The deluge continues: 3 smart home hubs worth checking out

I thought we’d be over hubs by now, but I was wrong. They are still coming hot and heavy, and if the Consumer Electronics Show was any indication, there are still more heading our way. So instead of doing deep dives into what I think is a pretty full market, I figured I’d start doing some roundups of products and hit on the features that make them interesting, because honestly, who can keep up anymore?

Today’s batch are the hubs found on crowdfunding sites. They have some cool tweaks that make them a bit different, but of course, as with all crowdfunding efforts, who knows when they will actually deliver.

Of all of these Hive looks to be the most likely one I’d back, and Oomi is the only one I’ve seen in person. Let’s get to it.

Hive: This system combines a hub and speaker (or series of speakers) with an app that lets you control the whole shebang. The Kickstarter promises that the hub not only controls the speakers but also your connected gadgets via an impressive array of radios, including Z-wave, ZigBee, Bluetooth and Wi-Fi. The video shows a Nest, motion sensors and other devices working with the hub. The speakers not only tie in to become “the voice of your home,” but also act as a sound system that can be linked to play the same music all over your house or separate music from sites that appear to be supported by Google’s Chromecast ready program. The campaign shows the Spotify logo but makes no mention of it elsewhere.

A backup battery and integrated 3G modem mean you have backup connectivity if your power goes out. The app will be available  for Android and iOS and everything is expected to ship in May. The retail price is expected to be $299 for the hub and $199 for each speaker, although the Kickstarter prices are cheaper. Those waiting for retail might get a discount if they buy optional security monitoring packages along with their purchase. This is certainly something I’m going to look for later this summer, although the Kickstarter is not doing well so far.

Oomi: I ran into these guys at CES and thought they had a unique way of using NFC radios to get devices to connect to the system. Basically, you tap to touch a device to onboard a sensor to the main hub. It’s fun, but it only works with the Oomi products and any NFC-enabled phones. Still, even technophobes could use this and get started with a smart home. The main component is a stylish black cube that includes a lot of sensors, a microphone, a speaker and a video camera. It acts a security and communication device and has an IR sensor for controlling televisions and a variety home automation and media devices.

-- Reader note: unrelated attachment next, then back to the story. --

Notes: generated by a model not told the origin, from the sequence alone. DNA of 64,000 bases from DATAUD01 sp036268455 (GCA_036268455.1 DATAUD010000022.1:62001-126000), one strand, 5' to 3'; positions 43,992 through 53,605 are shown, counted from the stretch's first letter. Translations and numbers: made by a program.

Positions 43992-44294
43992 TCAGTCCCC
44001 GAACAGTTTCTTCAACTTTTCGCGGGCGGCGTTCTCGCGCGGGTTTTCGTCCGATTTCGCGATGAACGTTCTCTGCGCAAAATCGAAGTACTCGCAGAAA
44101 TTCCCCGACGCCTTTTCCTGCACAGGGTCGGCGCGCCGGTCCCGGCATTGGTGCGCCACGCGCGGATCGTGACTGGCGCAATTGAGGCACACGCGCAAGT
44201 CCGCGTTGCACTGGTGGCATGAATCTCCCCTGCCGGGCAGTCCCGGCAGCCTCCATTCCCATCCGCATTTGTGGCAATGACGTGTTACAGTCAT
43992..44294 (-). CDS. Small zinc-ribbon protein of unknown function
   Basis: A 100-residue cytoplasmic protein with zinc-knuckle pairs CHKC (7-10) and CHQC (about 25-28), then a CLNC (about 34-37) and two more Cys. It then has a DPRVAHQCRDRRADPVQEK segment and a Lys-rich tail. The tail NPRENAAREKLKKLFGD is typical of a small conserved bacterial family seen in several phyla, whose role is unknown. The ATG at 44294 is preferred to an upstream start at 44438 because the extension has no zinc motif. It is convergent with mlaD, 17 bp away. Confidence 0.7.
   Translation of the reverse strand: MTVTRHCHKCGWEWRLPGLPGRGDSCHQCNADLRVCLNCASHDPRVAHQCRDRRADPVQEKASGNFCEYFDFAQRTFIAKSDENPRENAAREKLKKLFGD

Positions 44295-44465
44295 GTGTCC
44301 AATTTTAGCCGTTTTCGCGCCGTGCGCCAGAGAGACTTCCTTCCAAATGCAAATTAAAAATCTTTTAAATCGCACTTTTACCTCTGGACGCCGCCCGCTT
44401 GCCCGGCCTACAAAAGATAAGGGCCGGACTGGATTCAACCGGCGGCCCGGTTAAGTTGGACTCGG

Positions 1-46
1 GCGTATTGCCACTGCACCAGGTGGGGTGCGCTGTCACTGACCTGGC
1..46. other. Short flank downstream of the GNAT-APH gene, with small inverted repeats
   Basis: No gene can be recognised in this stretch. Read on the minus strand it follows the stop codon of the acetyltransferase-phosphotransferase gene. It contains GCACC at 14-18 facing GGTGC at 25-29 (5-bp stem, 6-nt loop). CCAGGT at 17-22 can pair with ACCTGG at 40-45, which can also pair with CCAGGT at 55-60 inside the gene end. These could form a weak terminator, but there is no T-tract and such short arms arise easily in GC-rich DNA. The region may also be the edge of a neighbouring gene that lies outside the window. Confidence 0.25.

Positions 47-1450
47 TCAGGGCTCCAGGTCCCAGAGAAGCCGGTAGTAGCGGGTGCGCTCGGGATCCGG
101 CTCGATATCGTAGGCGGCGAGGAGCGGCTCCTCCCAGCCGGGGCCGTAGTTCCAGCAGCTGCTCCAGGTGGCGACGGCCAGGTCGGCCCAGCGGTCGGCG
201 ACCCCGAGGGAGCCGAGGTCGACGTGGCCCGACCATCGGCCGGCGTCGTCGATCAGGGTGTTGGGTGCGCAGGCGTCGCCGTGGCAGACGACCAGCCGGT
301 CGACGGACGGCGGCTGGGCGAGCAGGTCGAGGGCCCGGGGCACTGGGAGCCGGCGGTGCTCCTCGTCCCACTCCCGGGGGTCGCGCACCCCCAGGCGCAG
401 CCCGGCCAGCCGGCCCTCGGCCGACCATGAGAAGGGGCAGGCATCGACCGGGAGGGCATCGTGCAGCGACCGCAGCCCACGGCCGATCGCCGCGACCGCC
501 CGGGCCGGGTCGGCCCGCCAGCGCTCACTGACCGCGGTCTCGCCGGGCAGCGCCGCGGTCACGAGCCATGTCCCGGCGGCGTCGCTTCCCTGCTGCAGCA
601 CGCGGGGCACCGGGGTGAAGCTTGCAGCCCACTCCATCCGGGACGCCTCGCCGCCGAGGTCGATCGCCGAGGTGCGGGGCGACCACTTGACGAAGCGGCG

The system also comes with a connected outlet and a tablet to control the whole system. In keeping with the simple idea, Oomi is a learning system and once you connect your devices to it, it starts learning how you use your home and then starts building up its own rules and schedules for users. The folks behind Oomi already plan to launch a colorful light bulb, an air quality monitor and a Chromecast-like media streaming stick for the system. It also supports other Z-wave devices and says it integrates with other popular devices such as Sonos, Hue lights and Nest. Retail cost should be about $450 for a cube, a plug and the tablet, but it costs as low as $230 on Indiegogo with delivery in August and an adaptive intelligence engine released in November 2015(presumably after it is trained on early user data). I like this, but the integrated camera kind of freaks me out because it could monitor my home. I did see that it offers a shutter for the camera for folks like me.

Branto: This is a glowing orb that plays music and changes color. It certainly offers less functionality than Oomi or Hive, but sometimes simpler is better. What sets Branto apart from almost anything out there is that it contains a 360-degree rotating camera that you control from an app. Plus, it has two microphones. So you can see your whole home or teleconference and look around the table.

The smart home elements come in because Branto also has a motion sensor, IR output, connected speaker capability that connected to various services and the ability to control popular home automation devices like WeMo, Nest and Philips Hue lights. The Kickstarter campaign notes that Branto will offer various options such as ZigBee, Wi-Fi, Bluetooth and cellular modules down the line. The Branto will retail for about $500, although the Kickstarter prices are less than that, and it will ship to backers in September.